In 1994 in West Memphis, Arkansas, three teenage outcasts were convicted of the murders of three younger boys in what became famous as a dubious pig-circus of a trial. On Friday — after inspiring songs, award-winning documentaries, and celebrity-led protests — the West Memphis Three were suddenly freed from state custody, but only after all three pleaded guilty to the murders as part of the deal that secured their freedom. (See "The West Memphis Three," July 22, 2005.)
Damien Echols, Jessie Misskelley Jr., both 36, and James Baldwin, 34, agreed to enter what is known as an Alford plea, wherein a defendant maintains innocence while simultaneously admitting that prosecutors have enough evidence to convince a judge or jury of their guilt. This differs slightly from nolo contendere pleas, where people agree to be sentenced for a crime without admitting guilt. With an Alford plea, a defendant essentially says, "I am innocent of the charge but, for some fucked-up reason, pleading guilty looks to be my best move."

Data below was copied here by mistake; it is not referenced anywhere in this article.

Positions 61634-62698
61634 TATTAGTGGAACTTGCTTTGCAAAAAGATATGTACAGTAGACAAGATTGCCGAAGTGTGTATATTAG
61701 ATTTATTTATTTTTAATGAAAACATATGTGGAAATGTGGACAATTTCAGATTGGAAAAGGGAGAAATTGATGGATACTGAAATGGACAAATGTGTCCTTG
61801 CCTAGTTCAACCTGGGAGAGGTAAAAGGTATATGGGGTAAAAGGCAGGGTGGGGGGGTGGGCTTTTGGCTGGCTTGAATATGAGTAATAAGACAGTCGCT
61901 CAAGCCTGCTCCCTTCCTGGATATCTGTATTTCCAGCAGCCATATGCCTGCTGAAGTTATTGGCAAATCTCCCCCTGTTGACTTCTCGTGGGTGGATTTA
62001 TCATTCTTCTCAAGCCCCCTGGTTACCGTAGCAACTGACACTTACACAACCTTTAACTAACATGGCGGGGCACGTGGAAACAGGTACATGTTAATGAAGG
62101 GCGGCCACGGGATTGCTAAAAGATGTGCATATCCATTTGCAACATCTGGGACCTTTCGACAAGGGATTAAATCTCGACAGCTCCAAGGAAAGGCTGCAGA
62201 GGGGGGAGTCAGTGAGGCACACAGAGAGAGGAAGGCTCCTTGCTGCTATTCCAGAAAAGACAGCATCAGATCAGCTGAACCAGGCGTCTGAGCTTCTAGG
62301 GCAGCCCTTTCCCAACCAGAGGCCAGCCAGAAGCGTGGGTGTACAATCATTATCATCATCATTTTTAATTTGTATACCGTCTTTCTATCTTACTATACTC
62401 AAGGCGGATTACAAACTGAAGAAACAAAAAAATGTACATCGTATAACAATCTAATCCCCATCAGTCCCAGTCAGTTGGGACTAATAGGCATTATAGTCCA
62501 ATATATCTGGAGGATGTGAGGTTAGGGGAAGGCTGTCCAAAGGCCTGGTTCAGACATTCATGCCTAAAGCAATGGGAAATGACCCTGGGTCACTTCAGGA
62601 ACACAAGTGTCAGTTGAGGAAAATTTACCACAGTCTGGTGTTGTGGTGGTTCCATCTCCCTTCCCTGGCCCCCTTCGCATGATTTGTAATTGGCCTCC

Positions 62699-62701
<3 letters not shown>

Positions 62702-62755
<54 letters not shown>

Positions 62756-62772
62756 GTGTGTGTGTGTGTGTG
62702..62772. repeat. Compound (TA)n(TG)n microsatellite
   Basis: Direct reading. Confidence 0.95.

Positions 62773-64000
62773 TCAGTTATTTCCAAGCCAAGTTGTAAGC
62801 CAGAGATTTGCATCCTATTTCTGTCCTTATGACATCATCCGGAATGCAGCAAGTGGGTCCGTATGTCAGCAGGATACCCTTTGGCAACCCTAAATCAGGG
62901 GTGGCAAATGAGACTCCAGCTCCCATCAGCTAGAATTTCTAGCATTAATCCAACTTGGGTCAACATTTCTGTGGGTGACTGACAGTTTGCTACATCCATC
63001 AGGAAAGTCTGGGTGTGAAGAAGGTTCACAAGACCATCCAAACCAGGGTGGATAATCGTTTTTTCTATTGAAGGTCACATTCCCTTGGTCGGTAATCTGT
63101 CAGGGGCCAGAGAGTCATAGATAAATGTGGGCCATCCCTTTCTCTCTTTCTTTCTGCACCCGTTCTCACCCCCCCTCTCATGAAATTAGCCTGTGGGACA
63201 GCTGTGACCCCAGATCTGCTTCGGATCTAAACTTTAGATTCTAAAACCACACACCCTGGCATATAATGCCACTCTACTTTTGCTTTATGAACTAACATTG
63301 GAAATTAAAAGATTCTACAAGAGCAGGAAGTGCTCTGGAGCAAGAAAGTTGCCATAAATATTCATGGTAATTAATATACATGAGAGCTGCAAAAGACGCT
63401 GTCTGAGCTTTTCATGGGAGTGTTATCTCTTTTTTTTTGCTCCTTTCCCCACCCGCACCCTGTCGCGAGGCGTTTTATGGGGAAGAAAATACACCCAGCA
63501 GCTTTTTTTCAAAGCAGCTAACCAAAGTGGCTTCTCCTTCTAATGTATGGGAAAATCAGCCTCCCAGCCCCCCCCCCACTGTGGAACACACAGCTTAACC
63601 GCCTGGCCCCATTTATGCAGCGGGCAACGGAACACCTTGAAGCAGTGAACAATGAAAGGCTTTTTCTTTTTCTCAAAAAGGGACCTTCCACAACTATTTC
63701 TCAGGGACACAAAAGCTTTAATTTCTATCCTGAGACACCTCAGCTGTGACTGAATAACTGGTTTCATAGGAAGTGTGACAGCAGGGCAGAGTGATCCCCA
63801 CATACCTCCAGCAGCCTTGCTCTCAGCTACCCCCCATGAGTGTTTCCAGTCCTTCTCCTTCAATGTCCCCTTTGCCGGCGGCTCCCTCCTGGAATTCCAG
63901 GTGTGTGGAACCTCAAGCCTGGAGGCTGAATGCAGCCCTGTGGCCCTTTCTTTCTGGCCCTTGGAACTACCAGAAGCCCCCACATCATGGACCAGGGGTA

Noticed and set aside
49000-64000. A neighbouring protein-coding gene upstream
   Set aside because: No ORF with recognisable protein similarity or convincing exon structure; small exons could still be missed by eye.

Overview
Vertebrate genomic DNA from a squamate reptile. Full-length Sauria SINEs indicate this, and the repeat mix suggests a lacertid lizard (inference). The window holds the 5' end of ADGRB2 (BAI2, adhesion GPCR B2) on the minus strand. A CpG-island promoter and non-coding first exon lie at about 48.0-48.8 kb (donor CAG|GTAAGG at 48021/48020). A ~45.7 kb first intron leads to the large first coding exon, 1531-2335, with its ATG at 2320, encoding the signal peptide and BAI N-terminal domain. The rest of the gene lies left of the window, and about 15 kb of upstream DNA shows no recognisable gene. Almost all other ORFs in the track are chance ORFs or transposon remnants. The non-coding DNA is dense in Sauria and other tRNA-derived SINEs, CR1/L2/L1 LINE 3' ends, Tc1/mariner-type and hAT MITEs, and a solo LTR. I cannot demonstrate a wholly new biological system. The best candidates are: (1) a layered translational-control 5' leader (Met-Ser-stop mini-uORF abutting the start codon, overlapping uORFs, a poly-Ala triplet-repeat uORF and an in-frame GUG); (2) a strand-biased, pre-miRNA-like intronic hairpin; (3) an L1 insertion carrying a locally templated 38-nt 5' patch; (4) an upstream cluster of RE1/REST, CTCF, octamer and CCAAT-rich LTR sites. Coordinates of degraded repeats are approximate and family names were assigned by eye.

The case against the WM3 was falling apart. A hearing was scheduled to determine whether they should be granted a retrial in light of newly tested DNA evidence from the crime scene that did not match any of the defendants. (In fact, the DNA was linked to the stepfather of one of the young victims.) Knowing that a retrial was likely and a re-conviction unlikely, Arkansas prosecutors offered the plea deal, and with 18 years already behind them, the WM3 took it. While acknowledging that the arrangement was less than perfect, Dennis Riordan, an attorney for the defendants, told reporters, "Does anyone believe that if the state had even the slightest continuing conviction that [the WM3] were guilty, that they would let these men free today?"
And yet, because an Alford plea is a guilty plea, Echols, Baldwin, and Misskelley are still considered child-killers, and are precluded from suing Arkansas over the hell they endured for most of the past two decades. Joe Berlinger, who co-directed and produced two influential documentaries about the crimes with his partner Bruce Sinofsky (they plan two additional sequels), described the Alford plea as "salvation but not redemption" for the WM3, and lamented the fact that Arkansas will use their plea to avoid any responsibility the state has — not only to the WM3, but also to the three murdered boys: Steven Branch, Christopher Byers, and James Michael Moore. Prosecutors say that, with no other suspects, the case is closed. The DNA evidence pointing to someone else apparently doesn't matter.
Call it Arkansas Justice.